7 most difficult information security certifications

Rodika Tollefson
August 18, 2018 by
Rodika Tollefson

Demand for information security professionals has grown in the last few years, as more companies are upping the ante on protecting the security of their digital assets. The infosec workforce gap is expected to reach 1.8 million by 2022 — a 20 percent increase since 2015 — according to Frost & Sullivan's annual Global Information Security Workforce Study (1).

Lack of qualified workers is the biggest challenge for employers. That's where information security certification is a benefit. Having one (or five) credentials on your resume may instantly bring you to the top of the list if you're looking for a new job (2).

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Current employers, too, see certifications as a measurable professional achievement. While Certification Magazine's 2018 annual salary survey didn't find consistency in how certs lead to higher salary (3) — as it did in the 2015 survey, for example (4) — it did find that those who earned a new certification last year were more likely to receive a pay bonus (5).

Which certification to pursue is a question of individual professional goals. However, suffice to say, some are more difficult to attain than others. Here's a list of some of the top most-difficult information security certifications available.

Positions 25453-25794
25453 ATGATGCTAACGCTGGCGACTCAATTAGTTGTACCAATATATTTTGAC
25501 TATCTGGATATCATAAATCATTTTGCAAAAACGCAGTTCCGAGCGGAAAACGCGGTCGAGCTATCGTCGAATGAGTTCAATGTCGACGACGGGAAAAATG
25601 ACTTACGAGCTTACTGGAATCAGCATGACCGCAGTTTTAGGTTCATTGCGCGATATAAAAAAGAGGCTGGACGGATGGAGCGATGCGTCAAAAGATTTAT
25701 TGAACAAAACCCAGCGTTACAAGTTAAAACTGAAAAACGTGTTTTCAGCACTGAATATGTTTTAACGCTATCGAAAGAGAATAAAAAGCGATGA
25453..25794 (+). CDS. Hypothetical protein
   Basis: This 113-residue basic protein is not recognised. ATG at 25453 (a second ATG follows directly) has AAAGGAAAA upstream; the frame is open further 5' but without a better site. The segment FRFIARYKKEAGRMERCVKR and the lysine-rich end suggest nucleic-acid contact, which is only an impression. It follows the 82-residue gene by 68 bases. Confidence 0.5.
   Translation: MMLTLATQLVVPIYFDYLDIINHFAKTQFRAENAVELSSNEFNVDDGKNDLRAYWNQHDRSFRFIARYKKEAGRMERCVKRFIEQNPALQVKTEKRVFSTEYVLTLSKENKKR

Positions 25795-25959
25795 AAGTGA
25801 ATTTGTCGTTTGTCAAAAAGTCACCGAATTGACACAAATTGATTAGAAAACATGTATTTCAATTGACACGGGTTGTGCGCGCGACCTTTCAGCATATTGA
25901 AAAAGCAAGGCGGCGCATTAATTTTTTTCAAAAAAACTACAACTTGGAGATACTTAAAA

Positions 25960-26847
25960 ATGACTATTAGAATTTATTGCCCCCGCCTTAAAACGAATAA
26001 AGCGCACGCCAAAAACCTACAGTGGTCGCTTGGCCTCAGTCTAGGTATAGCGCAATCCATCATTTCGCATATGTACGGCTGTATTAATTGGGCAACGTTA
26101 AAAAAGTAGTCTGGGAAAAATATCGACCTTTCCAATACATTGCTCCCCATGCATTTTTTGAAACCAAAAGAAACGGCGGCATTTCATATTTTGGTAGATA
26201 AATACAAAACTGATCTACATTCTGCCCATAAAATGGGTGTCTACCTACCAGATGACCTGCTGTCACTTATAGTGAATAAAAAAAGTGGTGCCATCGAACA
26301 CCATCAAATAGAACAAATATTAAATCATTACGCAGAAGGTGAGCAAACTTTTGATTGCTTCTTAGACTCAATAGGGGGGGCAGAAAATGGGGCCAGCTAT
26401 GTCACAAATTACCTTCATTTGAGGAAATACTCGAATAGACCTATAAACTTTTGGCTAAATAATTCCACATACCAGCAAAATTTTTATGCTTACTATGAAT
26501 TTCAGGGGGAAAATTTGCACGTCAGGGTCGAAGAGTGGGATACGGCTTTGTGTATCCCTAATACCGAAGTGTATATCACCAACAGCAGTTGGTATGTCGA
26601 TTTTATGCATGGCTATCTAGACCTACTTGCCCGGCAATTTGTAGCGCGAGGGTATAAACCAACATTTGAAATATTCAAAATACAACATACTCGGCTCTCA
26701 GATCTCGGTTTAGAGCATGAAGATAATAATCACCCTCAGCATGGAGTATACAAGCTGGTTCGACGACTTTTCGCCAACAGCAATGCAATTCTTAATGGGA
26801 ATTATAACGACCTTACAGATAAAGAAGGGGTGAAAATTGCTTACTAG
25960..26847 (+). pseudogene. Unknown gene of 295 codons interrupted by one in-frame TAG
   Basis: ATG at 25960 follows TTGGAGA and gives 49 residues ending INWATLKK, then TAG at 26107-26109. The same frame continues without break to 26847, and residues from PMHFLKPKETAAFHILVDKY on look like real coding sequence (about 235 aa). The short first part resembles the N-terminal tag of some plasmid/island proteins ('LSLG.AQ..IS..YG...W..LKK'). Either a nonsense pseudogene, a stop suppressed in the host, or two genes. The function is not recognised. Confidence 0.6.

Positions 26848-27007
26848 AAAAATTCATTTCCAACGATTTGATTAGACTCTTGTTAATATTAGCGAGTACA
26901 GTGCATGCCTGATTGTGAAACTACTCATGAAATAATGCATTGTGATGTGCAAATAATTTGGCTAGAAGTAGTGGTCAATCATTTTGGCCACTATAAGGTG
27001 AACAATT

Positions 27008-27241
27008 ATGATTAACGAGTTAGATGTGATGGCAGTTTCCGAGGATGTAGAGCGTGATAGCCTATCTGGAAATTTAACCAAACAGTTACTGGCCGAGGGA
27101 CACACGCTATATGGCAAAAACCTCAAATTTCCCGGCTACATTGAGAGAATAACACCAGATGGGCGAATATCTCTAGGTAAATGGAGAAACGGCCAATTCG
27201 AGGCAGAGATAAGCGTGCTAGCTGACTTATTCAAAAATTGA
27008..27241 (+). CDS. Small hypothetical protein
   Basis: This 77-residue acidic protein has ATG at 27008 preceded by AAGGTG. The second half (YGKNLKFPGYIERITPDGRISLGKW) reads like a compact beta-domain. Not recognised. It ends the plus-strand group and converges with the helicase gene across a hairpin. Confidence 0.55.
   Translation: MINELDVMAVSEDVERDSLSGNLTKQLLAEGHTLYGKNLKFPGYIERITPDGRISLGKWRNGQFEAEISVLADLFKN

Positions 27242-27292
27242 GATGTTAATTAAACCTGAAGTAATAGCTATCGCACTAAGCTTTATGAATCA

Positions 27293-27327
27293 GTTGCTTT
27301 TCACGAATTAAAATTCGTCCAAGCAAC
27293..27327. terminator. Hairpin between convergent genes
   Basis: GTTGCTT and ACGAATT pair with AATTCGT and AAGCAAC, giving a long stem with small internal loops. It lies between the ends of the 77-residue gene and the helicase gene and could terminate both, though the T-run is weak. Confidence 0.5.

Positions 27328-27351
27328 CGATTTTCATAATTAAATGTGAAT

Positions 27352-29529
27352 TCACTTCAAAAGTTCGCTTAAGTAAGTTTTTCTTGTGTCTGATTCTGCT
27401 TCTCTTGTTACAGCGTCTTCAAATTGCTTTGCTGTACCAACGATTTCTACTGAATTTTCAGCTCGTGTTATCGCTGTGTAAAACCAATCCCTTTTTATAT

Certified Information Systems Security Professional (CISSP)

Offered through the globally recognized education nonprofit ISC2, CISSP is considered one of the top in the industry and is one of the top-paying information technology (IT) certifications (6). CISSP focuses both on the operations side of infosec and on threat response, covering eight domains of security and drawing from a global, comprehensive and current body of knowledge.

With five years of paid, full-time experience required in IT, this certification has a higher barrier of entry than some others that measure broad-based knowledge. However, it has high credibility and has even been compared to being a CPA (certified public accountant) in the accounting profession (7).

Certified Information Security Manager (CISM)

Another certification that requires five years of experience in the field and is among the top for salary earnings, CISM is provided by the independent nonprofit ISACA and is designed for information security managers. Of the five years of verified experience, at least three have to be in infosec management in a minimum of three out four job practice areas (information security governance, information risk management, infosec program development and management, and infosec incident management).

The credential puts a large emphasis on how those job practice areas tie into an organization's broader business objectives. Essentially, you have to demonstrate that you can develop and manage an infosec program that aligns with an organization's goals.

Certified Information Systems Auditor (CISA)

Although it has a narrower focus specific to information systems (IS) auditing, this credential is not only highly recognized, but it's also becoming more sought-after as regulations are always evolving and expanding. An ISACA certification, CISA (8) requires at least five years of professional experience in IS auditing, control or security.

The rigorous CISA exam covers five domains: IS auditing process; IT governance and management; IS acquisition, development, and implementation; IS operations, maintenance and service management; and information asset protection.